“Pump!  Pump, pump, pump!  Pump, where are you?”

It’s his siren call, yelled at full volume as my toddler forages around in my top trying to find my insulin pump.  “Oh hi, pump!  One … two … three!” and the buttons are pressed and the beeps are beeped and I’m constantly checking to make sure he hasn’t given me a bolus.

I told him the other day that there’s “insulin” in my pump, which made him nod sagely.  “Insuwin,” he replied, putting his finger deftly into my ear.

Parenting with diabetes is a trip.  It’s this weird dance of making sure the mischief of my diabetes is managed well enough so that I can play with my kids without tipping over.  The majority of the time, diabetes isn’t a parenting hurdle, but there are plenty of moments when I trip over my blood sugars.  Especially now, with the hard-earned circus of two kids.

In my house, I have an eight year old and an almost-two year old.  Both kids are mobile, both kids talk, and both kids have opinions and preferences that don’t always line up with one another.  Their gentle ribbons of chaos wind around the unpredictable pole of diabetes nonsense and we become this mixed metaphor of a maypole.  I’m trying to raise my kids while wrangling diabetes, and I’m not great at doing both all the time.  We make it sort of work (thankfully they get along really well at the moment), but these days, the activity level is usually amped to 11 because whatever we’re doing always includes movement.  As a result, my lows have been on the unpredictable side because I can’t predict if the little Guy will want to sit still and read a book or if he wants to tear down the aisles of the library touching all the books and asking to listen to The Pancake Song on repeat.

My son is learning about diabetes similarly to how I taught my daughter – repeated, gentle exposure to the visible management bits.  One of my son’s first words was “pump,” and it remains the best tool I have in my parenting arsenal to keep him from rolling off the diaper changing table.  He’s also recently learned the word “Dexcom,” as a result of the mantra, “Careful – Mommy’s Dexcom is right there” as he climbs all over my legs and threatens to pull off my sensors.  This morning, there was a mostly-consumed juice box on my bathroom counter that my son sauntered in, grabbed, and finished off before I could stop him.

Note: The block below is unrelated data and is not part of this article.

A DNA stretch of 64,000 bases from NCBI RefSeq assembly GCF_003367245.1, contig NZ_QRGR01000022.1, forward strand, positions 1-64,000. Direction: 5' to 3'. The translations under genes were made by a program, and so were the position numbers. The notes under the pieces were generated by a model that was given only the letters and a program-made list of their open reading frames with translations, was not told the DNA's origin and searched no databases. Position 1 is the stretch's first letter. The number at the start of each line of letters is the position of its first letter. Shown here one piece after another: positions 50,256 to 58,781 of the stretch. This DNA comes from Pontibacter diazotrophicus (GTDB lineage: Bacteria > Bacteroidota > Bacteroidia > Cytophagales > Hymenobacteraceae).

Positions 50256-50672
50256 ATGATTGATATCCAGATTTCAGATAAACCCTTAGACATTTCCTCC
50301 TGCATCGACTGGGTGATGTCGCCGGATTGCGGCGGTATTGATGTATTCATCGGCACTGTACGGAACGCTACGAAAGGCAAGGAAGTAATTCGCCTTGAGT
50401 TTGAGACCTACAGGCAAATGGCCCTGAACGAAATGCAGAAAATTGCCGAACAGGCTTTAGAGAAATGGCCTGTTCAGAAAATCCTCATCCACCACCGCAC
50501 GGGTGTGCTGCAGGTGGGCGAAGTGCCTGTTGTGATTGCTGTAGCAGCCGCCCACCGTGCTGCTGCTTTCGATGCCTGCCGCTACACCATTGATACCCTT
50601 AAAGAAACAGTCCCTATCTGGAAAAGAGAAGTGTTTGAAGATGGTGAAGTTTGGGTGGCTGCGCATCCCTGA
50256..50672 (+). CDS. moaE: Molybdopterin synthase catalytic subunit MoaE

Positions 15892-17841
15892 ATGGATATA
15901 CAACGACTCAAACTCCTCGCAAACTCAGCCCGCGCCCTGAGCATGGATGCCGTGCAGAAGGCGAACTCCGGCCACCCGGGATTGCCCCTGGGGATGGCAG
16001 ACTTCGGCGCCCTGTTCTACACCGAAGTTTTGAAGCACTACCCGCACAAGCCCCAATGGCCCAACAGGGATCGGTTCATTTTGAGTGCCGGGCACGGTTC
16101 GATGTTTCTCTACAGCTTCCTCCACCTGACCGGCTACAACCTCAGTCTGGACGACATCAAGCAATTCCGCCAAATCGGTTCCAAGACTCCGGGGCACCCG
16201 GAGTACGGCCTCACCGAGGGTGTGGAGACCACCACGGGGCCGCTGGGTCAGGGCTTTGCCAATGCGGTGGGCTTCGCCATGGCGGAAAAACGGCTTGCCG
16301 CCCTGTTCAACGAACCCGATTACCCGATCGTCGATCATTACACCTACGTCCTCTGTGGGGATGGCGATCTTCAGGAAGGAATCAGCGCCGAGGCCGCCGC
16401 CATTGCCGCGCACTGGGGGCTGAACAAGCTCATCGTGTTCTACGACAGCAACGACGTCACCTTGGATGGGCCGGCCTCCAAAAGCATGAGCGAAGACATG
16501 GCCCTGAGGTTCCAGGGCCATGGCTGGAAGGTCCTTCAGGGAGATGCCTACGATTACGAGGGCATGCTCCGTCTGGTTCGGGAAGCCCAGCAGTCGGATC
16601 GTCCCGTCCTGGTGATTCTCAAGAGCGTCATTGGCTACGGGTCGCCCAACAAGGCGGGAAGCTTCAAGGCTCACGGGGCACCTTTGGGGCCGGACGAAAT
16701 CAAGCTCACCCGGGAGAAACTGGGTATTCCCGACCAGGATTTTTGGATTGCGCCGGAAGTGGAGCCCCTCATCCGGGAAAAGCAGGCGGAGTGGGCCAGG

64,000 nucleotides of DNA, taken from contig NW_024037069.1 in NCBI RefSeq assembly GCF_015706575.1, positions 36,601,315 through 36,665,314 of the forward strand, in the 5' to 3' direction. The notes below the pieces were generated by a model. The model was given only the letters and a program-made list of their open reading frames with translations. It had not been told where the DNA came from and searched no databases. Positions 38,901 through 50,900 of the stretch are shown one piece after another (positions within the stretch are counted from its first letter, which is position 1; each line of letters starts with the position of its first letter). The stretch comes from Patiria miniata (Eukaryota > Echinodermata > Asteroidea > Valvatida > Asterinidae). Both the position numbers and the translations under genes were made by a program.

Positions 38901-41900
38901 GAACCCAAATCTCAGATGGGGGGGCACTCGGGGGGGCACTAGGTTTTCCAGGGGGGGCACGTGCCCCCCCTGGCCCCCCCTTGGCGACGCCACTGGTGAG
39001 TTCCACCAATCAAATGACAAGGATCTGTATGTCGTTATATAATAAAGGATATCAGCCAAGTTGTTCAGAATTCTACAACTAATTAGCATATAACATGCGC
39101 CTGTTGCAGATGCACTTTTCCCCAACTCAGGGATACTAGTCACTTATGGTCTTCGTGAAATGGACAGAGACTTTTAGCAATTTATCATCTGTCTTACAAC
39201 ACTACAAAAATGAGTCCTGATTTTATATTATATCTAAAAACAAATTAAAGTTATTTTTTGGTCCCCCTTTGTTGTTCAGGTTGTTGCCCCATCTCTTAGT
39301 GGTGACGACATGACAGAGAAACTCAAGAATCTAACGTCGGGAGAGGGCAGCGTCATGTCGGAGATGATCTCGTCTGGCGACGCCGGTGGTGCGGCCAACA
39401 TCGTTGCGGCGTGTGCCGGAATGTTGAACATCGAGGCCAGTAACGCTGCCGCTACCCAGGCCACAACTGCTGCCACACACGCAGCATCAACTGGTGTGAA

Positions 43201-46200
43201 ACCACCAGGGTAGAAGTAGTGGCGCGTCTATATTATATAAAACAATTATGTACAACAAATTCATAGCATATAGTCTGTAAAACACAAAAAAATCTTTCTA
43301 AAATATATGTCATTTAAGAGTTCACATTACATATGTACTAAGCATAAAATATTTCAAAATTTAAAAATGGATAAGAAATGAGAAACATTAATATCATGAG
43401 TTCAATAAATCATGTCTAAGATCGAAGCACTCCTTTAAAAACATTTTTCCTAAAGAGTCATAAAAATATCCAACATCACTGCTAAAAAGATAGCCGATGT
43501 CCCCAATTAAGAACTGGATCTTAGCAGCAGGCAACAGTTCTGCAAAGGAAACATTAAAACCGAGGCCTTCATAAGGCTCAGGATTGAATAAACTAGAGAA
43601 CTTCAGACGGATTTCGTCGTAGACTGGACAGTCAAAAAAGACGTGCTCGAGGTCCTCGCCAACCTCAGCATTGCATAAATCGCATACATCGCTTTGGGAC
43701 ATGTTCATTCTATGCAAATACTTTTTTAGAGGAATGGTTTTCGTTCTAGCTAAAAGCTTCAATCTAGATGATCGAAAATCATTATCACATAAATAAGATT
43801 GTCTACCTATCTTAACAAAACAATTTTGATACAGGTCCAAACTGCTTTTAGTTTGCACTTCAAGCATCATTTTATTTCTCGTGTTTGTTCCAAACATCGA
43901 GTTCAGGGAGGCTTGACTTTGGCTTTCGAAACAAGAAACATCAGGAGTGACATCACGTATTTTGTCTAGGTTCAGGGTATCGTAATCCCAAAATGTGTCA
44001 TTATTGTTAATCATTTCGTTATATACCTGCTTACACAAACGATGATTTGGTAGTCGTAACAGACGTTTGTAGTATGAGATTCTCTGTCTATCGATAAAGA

“Mommy’s juice!”

He was delighted by the reward at the end of this scavenger hunt o’ maternal hypoglycemia.

Explaining to him that a symptom of low blood sugar might be his mom bursting frustratedly into tears will take some time.  Or that a sustained high blood sugar might make me exhausted, and short-tempered.  Or that diabetes has a number of IFs, ANDs, and BUT …s to it.  My daughter only recently began to understand that concept.  The nuances of diabetes takes some time for kids to understand.

… takes a long time for adults to understand, too.

Explaining diabetes to my kids is a lifelong journey.  They’ll grow up thinking that diabetes is normal, that it’s something mom handles and needs help with here and there but isn’t classified as “a huge deal” because at the moment, the chaos is controlled.

And that’s where my hard work and hope intersect: I hope diabetes is always a small deal, with most of the work and responsibility on my plate, without too many other health issues in play.  I am motivated to continue to try because I want diabetes to remain small.  And I hope that growing up with a mother who has health concerns will teach my children something good, you know?

It starts with stealing their fruit snacks, but my hope is that it becomes patience, empathy, and compassion.

 

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